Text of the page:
In the meantime,  at the least we can get a laugh out of the end of the video.  The supervisor who came to tell him he could not film apparently doesn’t realize the passenger is still recording until the end, leading to this gem when the passenger says he’s going to forward video to the “FSD” (Federal Security Director — basically a high-level regional TSA director):

I hope you’re recording everything. Are you recording me now? Can you please erase that?

“Lordy, I hope there are tapes.”

 

One Year Later, State of the TSA

One year ago, I published my video exposing the TSA’s nude body scanners as vulnerable to an extraordinarily simple attack: any metal objects placed on the side of the body are invisible. The TSA mocked, then threatened, then downplayed, but never denied that the $1B of our tax dollars spent on the most invasive search ever directed at the general public in the history of our nation is great at finding TSA screeners with small genitalia but utterly useless against fighting serious threats to aviation security.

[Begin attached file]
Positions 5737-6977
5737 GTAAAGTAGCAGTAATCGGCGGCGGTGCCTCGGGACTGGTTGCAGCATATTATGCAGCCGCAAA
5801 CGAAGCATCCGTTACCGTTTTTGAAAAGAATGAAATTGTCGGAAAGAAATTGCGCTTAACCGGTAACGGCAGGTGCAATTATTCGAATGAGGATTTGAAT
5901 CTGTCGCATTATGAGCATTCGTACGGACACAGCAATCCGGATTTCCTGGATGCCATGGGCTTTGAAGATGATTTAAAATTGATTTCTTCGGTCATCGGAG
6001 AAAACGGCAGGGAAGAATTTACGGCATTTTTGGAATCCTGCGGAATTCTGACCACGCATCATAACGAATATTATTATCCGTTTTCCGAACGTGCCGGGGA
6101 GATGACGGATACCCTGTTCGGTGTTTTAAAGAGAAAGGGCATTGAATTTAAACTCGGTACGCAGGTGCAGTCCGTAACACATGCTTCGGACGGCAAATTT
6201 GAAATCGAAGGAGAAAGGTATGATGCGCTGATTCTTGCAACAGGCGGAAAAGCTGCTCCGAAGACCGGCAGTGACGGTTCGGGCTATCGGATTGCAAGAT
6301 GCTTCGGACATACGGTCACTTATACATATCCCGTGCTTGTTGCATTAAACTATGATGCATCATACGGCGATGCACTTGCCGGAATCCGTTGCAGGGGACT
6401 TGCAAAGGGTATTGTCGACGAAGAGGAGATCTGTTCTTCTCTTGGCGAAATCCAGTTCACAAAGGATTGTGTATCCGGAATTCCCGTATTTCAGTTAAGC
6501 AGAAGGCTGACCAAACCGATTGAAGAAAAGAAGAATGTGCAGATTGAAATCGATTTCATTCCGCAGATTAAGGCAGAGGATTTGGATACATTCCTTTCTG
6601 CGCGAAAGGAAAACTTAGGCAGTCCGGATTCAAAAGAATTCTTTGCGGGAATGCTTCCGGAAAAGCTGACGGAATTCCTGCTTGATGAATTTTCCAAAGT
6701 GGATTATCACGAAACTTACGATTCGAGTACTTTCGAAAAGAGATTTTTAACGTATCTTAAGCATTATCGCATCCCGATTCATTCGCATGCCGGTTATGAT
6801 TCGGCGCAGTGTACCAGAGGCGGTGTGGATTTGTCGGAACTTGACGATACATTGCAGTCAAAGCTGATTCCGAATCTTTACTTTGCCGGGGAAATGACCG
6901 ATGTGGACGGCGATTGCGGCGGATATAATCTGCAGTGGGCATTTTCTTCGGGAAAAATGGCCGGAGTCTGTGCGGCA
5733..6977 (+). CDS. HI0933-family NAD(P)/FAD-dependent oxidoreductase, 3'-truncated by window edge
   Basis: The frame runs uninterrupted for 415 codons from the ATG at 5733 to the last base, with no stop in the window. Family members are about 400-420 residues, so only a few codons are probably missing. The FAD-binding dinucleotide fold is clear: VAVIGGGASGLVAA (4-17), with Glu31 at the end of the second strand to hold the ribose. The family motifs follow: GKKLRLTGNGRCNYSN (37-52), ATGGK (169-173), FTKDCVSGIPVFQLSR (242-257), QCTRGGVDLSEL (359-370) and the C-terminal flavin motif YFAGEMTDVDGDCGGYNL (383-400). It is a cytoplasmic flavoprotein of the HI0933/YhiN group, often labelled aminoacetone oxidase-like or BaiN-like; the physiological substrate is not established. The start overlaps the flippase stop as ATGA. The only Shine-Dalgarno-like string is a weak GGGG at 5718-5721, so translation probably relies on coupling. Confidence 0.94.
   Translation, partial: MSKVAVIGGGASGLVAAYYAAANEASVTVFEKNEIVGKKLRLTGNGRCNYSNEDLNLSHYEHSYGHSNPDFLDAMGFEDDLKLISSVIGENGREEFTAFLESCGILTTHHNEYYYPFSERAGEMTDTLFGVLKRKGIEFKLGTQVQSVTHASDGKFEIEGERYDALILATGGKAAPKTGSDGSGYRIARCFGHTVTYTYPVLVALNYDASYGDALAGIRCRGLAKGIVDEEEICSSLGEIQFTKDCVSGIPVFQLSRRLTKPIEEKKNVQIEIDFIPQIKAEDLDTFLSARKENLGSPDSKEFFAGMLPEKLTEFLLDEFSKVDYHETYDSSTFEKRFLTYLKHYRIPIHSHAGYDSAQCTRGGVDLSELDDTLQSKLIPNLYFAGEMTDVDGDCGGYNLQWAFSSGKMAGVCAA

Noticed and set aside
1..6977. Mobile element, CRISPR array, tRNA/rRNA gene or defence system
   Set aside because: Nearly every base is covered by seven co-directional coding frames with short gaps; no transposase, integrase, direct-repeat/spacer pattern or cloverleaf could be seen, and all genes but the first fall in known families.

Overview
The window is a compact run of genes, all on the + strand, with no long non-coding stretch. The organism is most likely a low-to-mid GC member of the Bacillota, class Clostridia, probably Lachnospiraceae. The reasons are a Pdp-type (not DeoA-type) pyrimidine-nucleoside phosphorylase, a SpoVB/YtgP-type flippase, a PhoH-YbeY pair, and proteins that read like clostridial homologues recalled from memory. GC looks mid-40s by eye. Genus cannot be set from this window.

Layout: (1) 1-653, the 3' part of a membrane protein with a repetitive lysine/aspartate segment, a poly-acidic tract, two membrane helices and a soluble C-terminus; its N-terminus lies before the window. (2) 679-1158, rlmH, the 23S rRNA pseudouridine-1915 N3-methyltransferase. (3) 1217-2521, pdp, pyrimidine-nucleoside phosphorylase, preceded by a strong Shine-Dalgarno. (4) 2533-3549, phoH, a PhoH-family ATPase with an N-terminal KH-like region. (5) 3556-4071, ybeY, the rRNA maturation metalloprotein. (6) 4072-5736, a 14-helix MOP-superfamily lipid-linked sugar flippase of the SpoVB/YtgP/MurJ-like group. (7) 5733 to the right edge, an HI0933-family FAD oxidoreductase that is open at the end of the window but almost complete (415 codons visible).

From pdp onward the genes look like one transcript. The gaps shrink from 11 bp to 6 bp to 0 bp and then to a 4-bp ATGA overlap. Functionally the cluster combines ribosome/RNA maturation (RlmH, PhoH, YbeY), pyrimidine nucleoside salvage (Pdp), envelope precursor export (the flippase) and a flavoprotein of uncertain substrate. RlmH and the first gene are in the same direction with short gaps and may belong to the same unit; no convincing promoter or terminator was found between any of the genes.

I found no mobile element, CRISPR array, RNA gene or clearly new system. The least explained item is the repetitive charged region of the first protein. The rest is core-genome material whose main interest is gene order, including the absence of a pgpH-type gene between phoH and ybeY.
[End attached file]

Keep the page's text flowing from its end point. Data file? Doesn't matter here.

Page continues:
Before I published my video, I said to my friends, “This is it — this is the end of the body scanners!” I believed that if the vulnerability I published was publicly exposed, the TSA would be forced to remove the machines. Anyone can use the technique to bring even a firearm through security completely undetected so the TSA would have to get rid of them, I thought. Yet one year later, the scanners are still here (and yes, I tested the exploit on one of the new millimeter wave scanners with ATD, the kind that swirl around your body and “create a [fake] 3-D image”). The TSA is too proud to return to metal detectors and admit that it wasted your money and invaded your privacy for nothing… even if that pride means we are significantly less safe when we fly.